This past week, Isodiol International (CSE: ISOL, OTCMKTS: ISOLF) received a final order from the Supreme Court of British Columbia, approving an arrangement related to that of the Kure Corp subsidiary. In short, the company was approved to divest Kure Corp and tear up the cash incinerating acquisition agreement that came with it. With this news, its possible that Isodiol may finally be on the right track for shareholders.
We have to give some credit to Isodiol here. After our harsh criticism in a December 31, 2018 article (found here), the company announced its intent to take significant efforts to curb shareholder dilution, and thus enhance the value in their company. The first order of business after doing so, was terminating any association to Kathy Ireland and that of Level Brands, two parties which are closely related. Right away, this removed an annual fee of $3mm that came in the form of shares.
For those that follow us and our coverage of Isodiol International closely, you’ll recall that there was some related party connections between Level Brands and Kure Corp – thus, it only made sense that shortly thereafter, it was announced that Isodiol would be divesting of its recently acquired subsidiary. However, this too was at the benefit of shareholders. With the agreement terminated, Isodiol was able to avoid issuing US$25mm worth of company stock to the creditors of Kure Corp.
Instead, the creditors of Kure Corp will be reacquiring their former company at a relatively inexpensive cost to Isodiol. Up until the time of the proposed termination of the subsidiary, Isodiol had funded the firm with US$1,725,000, in addition to handing over roughly 2.4mm shares of the company to former shareholders. In total, Kure is to repay US$500,000 to Isodiol, however it’s a little murky on what will occur with the Isodiol shares currently held by Kure creditors. In terms of cash cost, the experiment cost Isodiol roughly US$1.25mm – which isn’t all that bad given the total cost of acquisition.
Colour us impressed that the concerns we previously highlighted have been addressed – whether it was directly because of us, or because of shareholders screaming at the company. Regardless, change came.
But wait, there’s more.
In addition to the divesture of Kure, other changes have occurred at Isodiol that are worth noting. First and foremost, it cancelled the proposed acquisition of Food Labs, Inc (which was also covered in our New Years Eve article linked above). As a result, the CEO of Isodiol remains to be Marcos Agramont, who appears to finally be stepping up to the plate.
There has been one decidedly questionable move however, in that another dealing with Jared Berry has occurred – this time, it’s the acquisition of the CBD Naturals brand. The company has had a storied past with Berry and CBD Naturals, such as the events that transpired related to Peak Health. However, this acquisition could potentially be seen as a way to clear things up in respect to the relationship between CBD Naturals and that of Isodiol International. With any luck, it’ll be the last dealing that the company has with Berry as well.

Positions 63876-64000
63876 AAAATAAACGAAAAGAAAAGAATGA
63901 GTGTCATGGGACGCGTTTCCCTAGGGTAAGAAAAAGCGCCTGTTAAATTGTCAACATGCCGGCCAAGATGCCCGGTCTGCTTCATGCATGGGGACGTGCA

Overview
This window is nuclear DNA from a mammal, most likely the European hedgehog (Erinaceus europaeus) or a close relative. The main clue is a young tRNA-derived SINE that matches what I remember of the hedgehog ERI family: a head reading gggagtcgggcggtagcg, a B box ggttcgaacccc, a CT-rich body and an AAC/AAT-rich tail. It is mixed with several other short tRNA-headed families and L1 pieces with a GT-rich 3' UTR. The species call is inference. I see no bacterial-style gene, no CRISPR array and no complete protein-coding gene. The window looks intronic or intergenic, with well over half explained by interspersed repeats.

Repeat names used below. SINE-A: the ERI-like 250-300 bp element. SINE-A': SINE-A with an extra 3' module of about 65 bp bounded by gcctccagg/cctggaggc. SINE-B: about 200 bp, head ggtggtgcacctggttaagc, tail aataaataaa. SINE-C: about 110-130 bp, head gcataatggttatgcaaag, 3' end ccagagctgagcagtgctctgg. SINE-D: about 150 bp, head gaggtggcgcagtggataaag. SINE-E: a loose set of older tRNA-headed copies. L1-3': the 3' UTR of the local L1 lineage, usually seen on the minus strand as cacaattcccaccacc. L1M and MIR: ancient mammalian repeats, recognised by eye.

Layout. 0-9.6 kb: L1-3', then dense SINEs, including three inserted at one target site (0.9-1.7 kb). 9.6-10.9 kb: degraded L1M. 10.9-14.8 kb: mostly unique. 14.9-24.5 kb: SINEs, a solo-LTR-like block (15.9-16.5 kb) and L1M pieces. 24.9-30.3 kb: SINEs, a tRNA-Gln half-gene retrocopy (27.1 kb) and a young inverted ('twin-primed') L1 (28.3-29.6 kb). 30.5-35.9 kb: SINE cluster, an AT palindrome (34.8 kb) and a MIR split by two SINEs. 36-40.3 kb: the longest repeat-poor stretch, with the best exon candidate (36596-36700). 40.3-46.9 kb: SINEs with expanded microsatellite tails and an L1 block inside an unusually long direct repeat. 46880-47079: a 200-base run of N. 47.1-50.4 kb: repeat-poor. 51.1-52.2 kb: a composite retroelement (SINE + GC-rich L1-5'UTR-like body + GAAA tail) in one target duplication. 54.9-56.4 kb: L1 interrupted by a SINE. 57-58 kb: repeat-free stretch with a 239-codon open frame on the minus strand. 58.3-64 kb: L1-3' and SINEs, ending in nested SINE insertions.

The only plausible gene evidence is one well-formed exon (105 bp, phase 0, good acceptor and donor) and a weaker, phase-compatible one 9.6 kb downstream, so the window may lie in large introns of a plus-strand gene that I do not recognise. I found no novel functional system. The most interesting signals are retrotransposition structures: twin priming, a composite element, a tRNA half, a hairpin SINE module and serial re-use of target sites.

In total, the brand and its intellectual property is being acquired for the sum of US$8.5mm in Isodiol common shares, in addition to a private placement for Berry himself to the tune of $500,000. Under the terms, all of the IP and inventory of Carlsbad Naturals LLC (both the Wyoming and the New Mexico limited liability companies) will be transferred to Isodiol.
The acquired assets will be utilized in products to be launched worldwide through a variety of sub brands under the CBD Naturals banner.
To clear up the confusion related to Jared Berry, Isodiol, and the issues surrounding Peak Health and their hops-sourced CBD claims, Isodiol upped its transparency a notch as well, which we just discovered but it appears it was announced last month.
Specifically, it addresses the prior dealings with Jared Berry and how they relate, as well as the events related to the Peak Health debacle. Although it’s not overly positive for Isodiol, we’ll give them credit in that they lay things out in the open for investors and explain the situation, regardless of how poorly it reflects upon their due diligence abilities. The full text can be found on their FAQ page here.
We realize that this isn’t the scathing report that is typical of our Isodiol coverage. However, the company appears to be taking shareholders into consideration for the first time in years, and we felt it needed to be appropriately recognized. Many of the questionable deals that occurred over the past year seem to have gotten the snip over the past three months, and at the current rate of speed things might finally start looking up for long time shareholders.
Isodiol closed at $1.35 on Friday, down $0.05, or -3.57%.
Information for this analysis was found via Sedar, The CSE, and Isodiol International. The author has no securities or affiliations related to this organization. Not a recommendation to buy or sell. Always do additional research and consult a professional before purchasing a security.
As the founder of The Deep Dive, Jay is focused on all aspects of the firm. This includes operations, as well as acting as the primary writer for The Deep Dive’s stock analysis. In addition to The Deep Dive, Jay performs freelance writing for a number of firms and has been published on Stockhouse.com and CannaInvestor Magazine among others.